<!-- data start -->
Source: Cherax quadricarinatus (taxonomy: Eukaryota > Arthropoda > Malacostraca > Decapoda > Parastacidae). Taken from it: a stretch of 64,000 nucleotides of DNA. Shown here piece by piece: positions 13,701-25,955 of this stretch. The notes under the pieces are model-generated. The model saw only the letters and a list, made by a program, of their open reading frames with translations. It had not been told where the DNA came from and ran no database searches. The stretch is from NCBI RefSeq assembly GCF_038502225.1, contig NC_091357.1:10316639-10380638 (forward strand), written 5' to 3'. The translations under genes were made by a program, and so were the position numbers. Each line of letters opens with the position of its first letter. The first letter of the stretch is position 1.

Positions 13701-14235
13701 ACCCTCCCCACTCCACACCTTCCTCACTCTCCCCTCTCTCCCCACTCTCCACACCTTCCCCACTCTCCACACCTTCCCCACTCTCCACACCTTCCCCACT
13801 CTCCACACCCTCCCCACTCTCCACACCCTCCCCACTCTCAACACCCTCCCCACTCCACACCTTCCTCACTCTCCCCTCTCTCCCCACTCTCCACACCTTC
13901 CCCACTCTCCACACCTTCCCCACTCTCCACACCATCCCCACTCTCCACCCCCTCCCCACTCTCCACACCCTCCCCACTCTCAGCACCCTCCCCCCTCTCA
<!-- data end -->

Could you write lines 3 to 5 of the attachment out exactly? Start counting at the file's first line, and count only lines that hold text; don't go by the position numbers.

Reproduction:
13701 ACCCTCCCCACTCCACACCTTCCTCACTCTCCCCTCTCTCCCCACTCTCCACACCTTCCCCACTCTCCACACCTTCCCCACTCTCCACACCTTCCCCACT
13801 CTCCACACCCTCCCCACTCTCCACACCCTCCCCACTCTCAACACCCTCCCCACTCCACACCTTCCTCACTCTCCCCTCTCTCCCCACTCTCCACACCTTC
13901 CCCACTCTCCACACCTTCCCCACTCTCCACACCATCCCCACTCTCCACCCCCTCCCCACTCTCCACACCCTCCCCACTCTCAGCACCCTCCCCCCTCTCA